Irish post birth care praised
Ireland has among the best rates of survival for premature babies in the world, the head of the HSE’s programme for new born babies has said.
Paediatrician Dr John Murphy said some 83 per cent of babies born under 1.5 kgs (three pounds, five ounces) survive in Ireland.
The international average is between 84 per cent and 90 per cent with the best rates in the world being in the Scandinavian countries.
Dr Murphy said the slightly higher rates in Ireland had to be seen in the context that the absence of abortion means that many malformed babies who may have been aborted in other countries that would be born in Ireland.
Ireland has one of the lowest prematurity rates in the world with an average of six per 100 babies born before 37 weeks. The average in the United States is 12 per 100.
“Good ante-natal care is very important and is a factor that seem to make the difference in terms of prematurity rates,” he said.
In relation to the case of Savita Halappanavar, Dr Murphy said he was not an obstetrician but the high survival rates for the most vulnerable babies showed that Ireland was internationally respected as a safe country in which to have a child.
Dr Murphy, the clinical lead of the HSE neonatology (new borns) programme, said the higher rates of prematurity in the United States may be the result of poor antenatal care for women who cannot afford proper monitoring of the foetus.
A national model of care for neonatology is being developed in Ireland. “The aspiration is to eradicate post code disadvantage and to avoid fragmentation and duplication of services,” he said.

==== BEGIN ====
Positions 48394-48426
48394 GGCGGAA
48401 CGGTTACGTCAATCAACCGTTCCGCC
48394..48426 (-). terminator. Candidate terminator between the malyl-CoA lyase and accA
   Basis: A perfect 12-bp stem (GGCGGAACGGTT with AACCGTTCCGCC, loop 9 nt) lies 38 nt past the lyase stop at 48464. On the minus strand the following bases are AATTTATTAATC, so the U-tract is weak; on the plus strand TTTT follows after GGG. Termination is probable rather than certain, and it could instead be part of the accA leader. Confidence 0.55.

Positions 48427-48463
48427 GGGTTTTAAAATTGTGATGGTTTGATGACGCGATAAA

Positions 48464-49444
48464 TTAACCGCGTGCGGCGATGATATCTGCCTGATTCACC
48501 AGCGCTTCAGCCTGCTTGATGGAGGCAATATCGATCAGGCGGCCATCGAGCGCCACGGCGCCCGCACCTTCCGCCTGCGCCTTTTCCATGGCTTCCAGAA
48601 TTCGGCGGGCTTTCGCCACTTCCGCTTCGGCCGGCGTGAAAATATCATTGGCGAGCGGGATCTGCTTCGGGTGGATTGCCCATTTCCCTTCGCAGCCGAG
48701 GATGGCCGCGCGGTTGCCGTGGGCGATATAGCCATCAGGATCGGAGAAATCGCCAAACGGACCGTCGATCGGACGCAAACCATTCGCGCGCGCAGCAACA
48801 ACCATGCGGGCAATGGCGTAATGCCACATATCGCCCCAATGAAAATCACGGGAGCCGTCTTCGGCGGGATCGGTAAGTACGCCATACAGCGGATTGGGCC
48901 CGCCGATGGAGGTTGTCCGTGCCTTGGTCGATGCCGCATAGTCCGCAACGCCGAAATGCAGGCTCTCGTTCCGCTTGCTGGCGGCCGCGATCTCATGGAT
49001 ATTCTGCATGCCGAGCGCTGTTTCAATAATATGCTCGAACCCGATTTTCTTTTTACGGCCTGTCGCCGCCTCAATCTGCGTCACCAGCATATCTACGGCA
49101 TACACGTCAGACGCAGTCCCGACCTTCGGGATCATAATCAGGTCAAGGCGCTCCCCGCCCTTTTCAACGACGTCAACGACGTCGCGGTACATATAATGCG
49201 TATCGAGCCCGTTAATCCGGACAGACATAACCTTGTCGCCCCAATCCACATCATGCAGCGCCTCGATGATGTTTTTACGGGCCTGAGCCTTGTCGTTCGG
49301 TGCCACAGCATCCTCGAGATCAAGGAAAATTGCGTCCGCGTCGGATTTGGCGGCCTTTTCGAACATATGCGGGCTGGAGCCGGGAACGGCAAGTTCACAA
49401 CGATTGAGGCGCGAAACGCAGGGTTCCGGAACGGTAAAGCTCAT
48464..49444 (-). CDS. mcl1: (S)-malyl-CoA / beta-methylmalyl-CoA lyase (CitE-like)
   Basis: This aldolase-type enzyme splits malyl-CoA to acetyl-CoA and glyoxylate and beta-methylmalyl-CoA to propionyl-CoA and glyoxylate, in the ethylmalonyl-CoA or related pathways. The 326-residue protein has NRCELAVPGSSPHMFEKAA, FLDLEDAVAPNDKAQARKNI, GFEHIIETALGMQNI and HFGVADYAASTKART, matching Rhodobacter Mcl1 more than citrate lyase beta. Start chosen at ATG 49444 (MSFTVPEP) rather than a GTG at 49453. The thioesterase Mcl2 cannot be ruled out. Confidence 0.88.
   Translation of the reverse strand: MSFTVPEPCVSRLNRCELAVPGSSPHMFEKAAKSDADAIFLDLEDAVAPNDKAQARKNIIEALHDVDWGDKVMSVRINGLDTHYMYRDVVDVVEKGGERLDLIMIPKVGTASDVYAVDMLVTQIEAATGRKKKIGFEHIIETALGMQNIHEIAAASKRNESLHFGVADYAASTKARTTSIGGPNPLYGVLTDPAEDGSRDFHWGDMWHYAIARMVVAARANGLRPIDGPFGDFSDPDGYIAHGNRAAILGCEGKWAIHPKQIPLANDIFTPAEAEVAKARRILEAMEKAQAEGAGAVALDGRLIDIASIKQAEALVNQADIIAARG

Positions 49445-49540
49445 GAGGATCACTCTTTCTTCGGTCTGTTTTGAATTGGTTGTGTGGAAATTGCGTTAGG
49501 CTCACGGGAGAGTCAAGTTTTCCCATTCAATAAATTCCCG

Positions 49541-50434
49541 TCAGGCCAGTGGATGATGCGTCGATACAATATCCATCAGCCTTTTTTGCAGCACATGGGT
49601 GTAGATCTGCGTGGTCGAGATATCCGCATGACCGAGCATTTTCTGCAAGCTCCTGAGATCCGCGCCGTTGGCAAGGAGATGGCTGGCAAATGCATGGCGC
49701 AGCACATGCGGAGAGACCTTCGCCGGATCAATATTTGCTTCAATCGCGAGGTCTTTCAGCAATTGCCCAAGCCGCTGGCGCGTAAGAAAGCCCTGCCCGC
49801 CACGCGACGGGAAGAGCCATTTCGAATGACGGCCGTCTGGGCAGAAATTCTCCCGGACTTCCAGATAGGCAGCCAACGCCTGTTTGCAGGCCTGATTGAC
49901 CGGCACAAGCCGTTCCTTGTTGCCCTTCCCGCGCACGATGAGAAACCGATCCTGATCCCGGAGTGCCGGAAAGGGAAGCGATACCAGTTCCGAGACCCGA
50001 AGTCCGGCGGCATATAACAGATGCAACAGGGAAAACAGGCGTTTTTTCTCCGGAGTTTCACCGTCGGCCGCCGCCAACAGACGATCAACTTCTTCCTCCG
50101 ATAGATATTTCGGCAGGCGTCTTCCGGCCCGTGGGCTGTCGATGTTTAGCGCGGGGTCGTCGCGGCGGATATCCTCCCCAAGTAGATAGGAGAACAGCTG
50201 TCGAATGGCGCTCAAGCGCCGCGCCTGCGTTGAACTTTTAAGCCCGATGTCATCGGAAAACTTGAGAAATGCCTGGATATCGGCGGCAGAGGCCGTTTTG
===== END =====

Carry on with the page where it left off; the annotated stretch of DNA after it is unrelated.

Speaking in advance of International Prematurity Day tomorrow, Dr Murphy said Ireland’s neonatology (post birth) programme had been “hugely successful” with the numbers of babies that are stillborn or who die soon after birth going from 60 per 1,000 in the 1960s to 5.3 per 1,000 today.
In the past two decades the outer limits of viability for babies has declined from 28 weeks to 24 weeks. Approximately half the babies born at 24 weeks survive.
Ireland has been able to benchmark maternal standards against other countries through the Vermont-Oxford collaborative programme which compares survival rates in premature babies across the developed world.
A global survey carried out by healthcare company Abbott and MedImmune found that half of all Irish mothers worried about their child’s long-term health complications (50 per cent), intellectual development (47 per cent) and susceptibility to disease (87 per cent).
Dr Murphy said children born at more than 30 weeks are more than likely to be healthy in later week, but under that the risk of having a brain issue and some degree of handicap increases.